June 9, 2014 3.33 pm This story is over 90 months old

Reliance on Lincoln foodbanks rises 420%

More help needed: More residents than ever in Lincoln are turning to foodbanks in order to survive.

More people in Lincoln are having to rely on foodbanks, with the Trussell Trust reporting a 420% rise in usage of the service in the city.

The Lincoln Foodbank on Newland, based in the Alive Church, has seen the highest demand and the second highest rise in Lincolnshire for foodbank usage.

According to the Trussell Trust‘s report, in 2012/13, 393 people used the foodbank – 146 of which were children.

In 2013/14 though, the figures rose to 2,043 — 1,279 adults and 764 children.

Across Lincolnshire, the foodbank experiencing the highest rise in take-up was Boston, with a figure of 1705%. Last year only 94 people used the facility but now 1,697 people rely on it.

Overall in Lincolnshire, 10,055 (150% increase) are making use of the eight Trussell Trust foodbanks in Lincolnshire and North Lincolnshire.

The figures do not account for independently run foodbanks in the area.

The rise in Lincolnshire is in line with the figure across the UK, where the Trussell Trust has seen a 163% rise in the number of people using its foodbanks.

There are 913,138 people receiving three days’ emergency food from Trussell Trust foodbanks in 2013/14 compared to 346,992 in 2012/13.

Reasons for residents using food bank include benefit delays or changes, low income, loss of job, debt or even delayed wages and sick leave.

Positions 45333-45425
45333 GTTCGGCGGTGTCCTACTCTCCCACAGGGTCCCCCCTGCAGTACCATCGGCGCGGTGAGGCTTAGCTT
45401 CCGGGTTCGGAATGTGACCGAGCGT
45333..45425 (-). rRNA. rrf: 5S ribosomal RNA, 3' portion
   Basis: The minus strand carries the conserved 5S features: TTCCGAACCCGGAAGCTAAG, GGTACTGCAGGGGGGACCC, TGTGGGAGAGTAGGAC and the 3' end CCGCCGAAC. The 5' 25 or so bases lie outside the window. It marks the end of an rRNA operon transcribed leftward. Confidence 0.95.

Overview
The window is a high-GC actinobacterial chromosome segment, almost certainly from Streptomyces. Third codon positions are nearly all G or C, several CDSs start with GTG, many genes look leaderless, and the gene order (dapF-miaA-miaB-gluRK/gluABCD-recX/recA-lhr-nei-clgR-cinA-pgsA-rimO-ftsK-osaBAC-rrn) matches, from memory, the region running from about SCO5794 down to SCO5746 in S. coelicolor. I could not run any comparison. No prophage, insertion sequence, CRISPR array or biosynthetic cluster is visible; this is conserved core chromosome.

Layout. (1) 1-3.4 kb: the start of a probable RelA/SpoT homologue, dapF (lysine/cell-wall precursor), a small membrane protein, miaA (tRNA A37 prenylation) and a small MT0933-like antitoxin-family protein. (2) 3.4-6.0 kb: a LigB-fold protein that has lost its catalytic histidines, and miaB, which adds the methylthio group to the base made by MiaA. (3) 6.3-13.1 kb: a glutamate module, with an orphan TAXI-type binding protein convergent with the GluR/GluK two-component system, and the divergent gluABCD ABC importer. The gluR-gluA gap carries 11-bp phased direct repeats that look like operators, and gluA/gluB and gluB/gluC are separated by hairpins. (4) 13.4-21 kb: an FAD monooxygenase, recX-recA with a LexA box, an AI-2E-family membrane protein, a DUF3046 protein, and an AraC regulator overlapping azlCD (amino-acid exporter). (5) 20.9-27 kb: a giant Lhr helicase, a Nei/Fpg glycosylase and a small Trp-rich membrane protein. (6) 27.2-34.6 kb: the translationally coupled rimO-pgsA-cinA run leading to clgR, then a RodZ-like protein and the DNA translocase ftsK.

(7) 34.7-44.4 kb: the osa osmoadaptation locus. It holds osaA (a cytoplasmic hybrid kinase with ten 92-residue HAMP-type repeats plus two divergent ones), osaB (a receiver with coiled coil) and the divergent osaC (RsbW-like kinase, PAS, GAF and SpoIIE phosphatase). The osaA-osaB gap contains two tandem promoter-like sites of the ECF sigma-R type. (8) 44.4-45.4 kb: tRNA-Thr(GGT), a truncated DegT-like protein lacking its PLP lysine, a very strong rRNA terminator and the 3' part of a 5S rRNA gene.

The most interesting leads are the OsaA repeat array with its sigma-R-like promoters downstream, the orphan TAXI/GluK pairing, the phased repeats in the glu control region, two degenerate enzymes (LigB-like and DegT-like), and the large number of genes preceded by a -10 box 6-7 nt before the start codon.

The Trussell Trust’s Chairman, Chris Mould, says: “That 900,000 people have received three days’ food from a foodbank, close to triple the numbers helped last year, is shocking in 21st century Britain.

“But perhaps most worrying of all this figure is just the tip of the iceberg of UK food poverty, it doesn’t include those helped by other emergency food providers, those living in towns where there is no foodbank, people who are too ashamed to seek help or the large number of people who are only just coping by eating less and buying cheap food.

“Unless there is determined policy action to ensure that the benefits of national economic recovery reach people on low-incomes we won’t see life get better for the poorest anytime soon.

“A more thoughtful approach to the administration of the benefits regime and sanctions in particular, increasing the minimum wage, introducing the living wage and looking at other measures such as social tariffs for essentials like energy would help to address the problem of UK hunger.”

Residents can help their local foodbank by volunteering, giving a donation, fundraising events or offering non-perishable, in-date food.

For more information on giving to a Trussell Trust foodbank, visit the charity’s website.

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